experiment in this field was conducted by Benjamin Libet in the 1980s,
wherein he asked subjects to choose a random moment to flick their
wrist while he watched the associated activity in their brains. Libet
found that the brain activity leading up to the subject flicking his
or her wrist began approximately one-third of a second before the
subject consciously decided to move, suggesting that the decision was
actually first being made on a subconscious level and only afterward
being translated into a "conscious decision", and that the subject's
belief that it occurred randomly was only due to their perception."

"The will has also recently become a target of empirical study in
neuroscience and cognitive psychology. Benjamin Libet (2002) conducted
experiments designed to determine the timing of conscious willings or
decisions to act in relation to brain activity associated with the
physical initiation of behavior. Interpretation of the results is
highly controversial. Libet himself concludes that the studies provide
strong evidence that actions are already underway shortly before the
agent wills to do it. As a result, we do not consciously initiate our
actions, though he suggests that we might nonetheless retain the
ability to veto actions that are initiated by unconscious
psychoilogical structures. Wegner (2002) masses a much range of
studies (including those of Libet) to argue that the notion that human
actions are ever initiated by their own conscious willings is simply a
deeply-entrenched illusion and proceeds to offer an hypothesis
concerning the reason this illusion is generated within our cognitive
systems. O'Connor (forthcoming) argues that the data adduced by Libet
and Wegner wholly fail to support their revisionary conclusions."


Scientific analysis often opts for a deterministic perspective.
However, if we assume that free will is not subject to determination,
many scientist would argue that choices develop in the brain. It can
be argued that the brain is not entirely subject to determinism and
that its very structure allows for the individual to make decisions
only conditioned by the ability of the brain to processs such



In opposition to free will?

"The theological doctrine of divine foreknowledge is often alleged to
be in conflict with free will. After all, if God knows exactly what
will happen, right down to every choice one makes, how can one's
choices be free? God's already true or timelessly true knowledge about
one's choices seems to constrain one's freedom. This problem is
related to the Aristotelian problem of the sea-battle: tomorrow there
will or will not be a sea-battle. If there will be one, then it was
true yesterday that there would be one. Then it would be necessary
that the sea battle will occur. If there won't be one, then by similar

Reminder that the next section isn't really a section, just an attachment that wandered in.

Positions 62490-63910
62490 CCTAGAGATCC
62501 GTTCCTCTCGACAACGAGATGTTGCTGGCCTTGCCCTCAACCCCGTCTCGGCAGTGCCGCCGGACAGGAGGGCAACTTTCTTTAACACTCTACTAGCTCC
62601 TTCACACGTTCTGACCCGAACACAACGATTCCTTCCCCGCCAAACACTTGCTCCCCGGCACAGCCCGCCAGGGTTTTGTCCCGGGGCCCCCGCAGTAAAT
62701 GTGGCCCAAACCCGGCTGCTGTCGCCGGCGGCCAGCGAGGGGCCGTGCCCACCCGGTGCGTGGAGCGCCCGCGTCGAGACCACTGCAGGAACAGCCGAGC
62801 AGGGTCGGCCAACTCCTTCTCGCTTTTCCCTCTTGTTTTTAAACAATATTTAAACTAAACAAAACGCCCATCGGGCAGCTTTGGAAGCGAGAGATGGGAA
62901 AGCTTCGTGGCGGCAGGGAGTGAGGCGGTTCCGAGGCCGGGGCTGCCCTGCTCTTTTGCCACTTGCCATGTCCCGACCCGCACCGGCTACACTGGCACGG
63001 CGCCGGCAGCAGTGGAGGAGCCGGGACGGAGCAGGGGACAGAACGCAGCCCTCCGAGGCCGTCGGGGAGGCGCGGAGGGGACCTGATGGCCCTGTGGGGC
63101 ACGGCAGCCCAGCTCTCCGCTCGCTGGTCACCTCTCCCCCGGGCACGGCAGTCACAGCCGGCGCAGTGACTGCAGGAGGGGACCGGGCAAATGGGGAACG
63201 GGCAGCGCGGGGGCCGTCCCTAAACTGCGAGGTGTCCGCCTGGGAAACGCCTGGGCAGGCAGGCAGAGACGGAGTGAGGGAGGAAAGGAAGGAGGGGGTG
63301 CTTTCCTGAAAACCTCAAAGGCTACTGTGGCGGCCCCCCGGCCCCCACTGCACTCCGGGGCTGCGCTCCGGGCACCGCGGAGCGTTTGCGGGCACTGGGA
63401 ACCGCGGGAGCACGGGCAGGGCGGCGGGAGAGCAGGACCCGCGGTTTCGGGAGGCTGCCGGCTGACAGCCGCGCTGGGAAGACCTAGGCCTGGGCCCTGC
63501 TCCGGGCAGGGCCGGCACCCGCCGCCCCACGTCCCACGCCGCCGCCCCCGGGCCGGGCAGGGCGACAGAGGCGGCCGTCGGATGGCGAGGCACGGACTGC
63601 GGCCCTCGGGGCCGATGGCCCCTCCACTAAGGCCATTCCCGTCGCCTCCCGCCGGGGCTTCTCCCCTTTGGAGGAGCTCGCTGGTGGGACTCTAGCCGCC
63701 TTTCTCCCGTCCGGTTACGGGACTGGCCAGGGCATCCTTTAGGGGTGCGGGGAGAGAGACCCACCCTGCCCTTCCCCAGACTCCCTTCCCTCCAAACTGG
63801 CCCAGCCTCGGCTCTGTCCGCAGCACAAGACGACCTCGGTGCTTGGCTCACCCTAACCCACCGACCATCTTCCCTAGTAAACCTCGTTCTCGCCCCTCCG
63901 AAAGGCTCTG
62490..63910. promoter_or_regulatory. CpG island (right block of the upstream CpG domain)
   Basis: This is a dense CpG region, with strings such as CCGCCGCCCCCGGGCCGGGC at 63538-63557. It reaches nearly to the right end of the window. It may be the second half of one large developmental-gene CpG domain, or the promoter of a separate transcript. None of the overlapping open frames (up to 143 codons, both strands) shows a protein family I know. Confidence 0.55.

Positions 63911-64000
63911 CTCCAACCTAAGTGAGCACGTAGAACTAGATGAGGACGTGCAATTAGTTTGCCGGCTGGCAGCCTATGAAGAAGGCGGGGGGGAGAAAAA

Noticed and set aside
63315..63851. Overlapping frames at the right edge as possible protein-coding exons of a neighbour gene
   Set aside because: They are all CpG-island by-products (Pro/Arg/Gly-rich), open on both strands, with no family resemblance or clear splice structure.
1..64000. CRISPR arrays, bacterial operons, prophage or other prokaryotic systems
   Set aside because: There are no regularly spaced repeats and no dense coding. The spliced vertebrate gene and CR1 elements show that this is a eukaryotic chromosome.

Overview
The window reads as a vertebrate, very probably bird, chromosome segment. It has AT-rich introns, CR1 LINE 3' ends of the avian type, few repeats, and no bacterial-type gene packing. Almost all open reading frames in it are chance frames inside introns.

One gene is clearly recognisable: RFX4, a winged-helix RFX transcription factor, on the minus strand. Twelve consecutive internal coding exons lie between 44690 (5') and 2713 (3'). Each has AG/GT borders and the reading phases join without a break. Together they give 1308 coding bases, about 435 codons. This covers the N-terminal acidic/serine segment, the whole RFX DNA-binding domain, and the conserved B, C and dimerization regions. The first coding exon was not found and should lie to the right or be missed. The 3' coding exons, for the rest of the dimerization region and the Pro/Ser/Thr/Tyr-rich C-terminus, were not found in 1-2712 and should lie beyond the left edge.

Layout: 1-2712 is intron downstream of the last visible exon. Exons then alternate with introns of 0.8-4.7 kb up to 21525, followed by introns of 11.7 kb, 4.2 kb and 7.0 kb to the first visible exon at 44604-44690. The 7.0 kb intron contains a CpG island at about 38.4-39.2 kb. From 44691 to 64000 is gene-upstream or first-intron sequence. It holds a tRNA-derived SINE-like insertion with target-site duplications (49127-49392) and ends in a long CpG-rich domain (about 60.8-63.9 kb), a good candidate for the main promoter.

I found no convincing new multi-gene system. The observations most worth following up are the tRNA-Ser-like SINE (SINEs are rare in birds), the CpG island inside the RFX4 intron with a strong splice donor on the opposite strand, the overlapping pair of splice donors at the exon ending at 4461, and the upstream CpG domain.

reasoning, it is necessary that it won't occur. This means that the
future, whatever it is, is completely fixed by past truths ? true
propositions about the future. (However, some philosophers hold that
necessity and possibility are defined with respect to a given point in
time and a given matrix of empirical circumstances, and so something
that is merely possible from the perspective of one observer may be
necessary from the perspective of an omniscient.)"

In Christian thought

"In Christian theology, God is described as not only omniscient but
omnipotent, which some people, but not most, (Christians and
non-Christians alike) believe implies that not only has God always
known what choices you will make tomorrow, but actually chose what you
would choose. That is, they believe, by virtue of His foreknowledge He
knows what will influence your choices, and by virtue of His
omnipotence He controls those factors."

Predestination and free will

"Proponents of the opposing view would make the point that knowledge
of a future happening is entirely different than causing the event to
happen. The definition of predestination varies among Christians. Many
hold that it does not imply that God chose certain people to receive
salvation and the rest have no chance of salvation, but rather, He
knows that not everyone will choose salvation, and He specifically
knows who will and who won't. The Bible says of God, "...God our
Savior, who wants all men to be saved and to come to a knowledge of
the truth" (1 Timothy 2:3-4, NIV)."

The Garden of Eden:

Some interpret the Garden of Eden story to demonstrate a theological
basis for free will. According to this interpretation, God gives human
beings the ability to freely make decisions. While God warns against
eating from the Tree of Knowledge of Good and Evil, Adam and Eve
presumably have the ability to decide whether to eat from it and bear
the moral responsibility for doing so.

Although tempted by a serpent, it can be argued that Adam and Eve had
chosen consciously to eat from the tree and acquire the knowledge of
good and evil. Understanding good and evil allows for free will to
develop as choices are no longer meaningless and random but are
informed by morality.

Free will stems from the soul?

"Free will is important in the Catholic Church, St. Augustine and St.
Thomas Aquinas being major early figures in the history of the
concept. Catholic Christianity's emphasis on free will and grace is
generally in contrast to the emphasis on predestination in Protestant
Christianity (see the link to Catholic Encyclopedia below for more).

Some philosophers believe that free will is equivalent to having a
soul, and thus that (at least some) animals do not have free will.
This is also the position of Jewish philosophy, which stresses that
free will (Hebrew: bechirah chofshith) is a product of the intrinsic
human soul (neshama); see further below."

In Jewish thought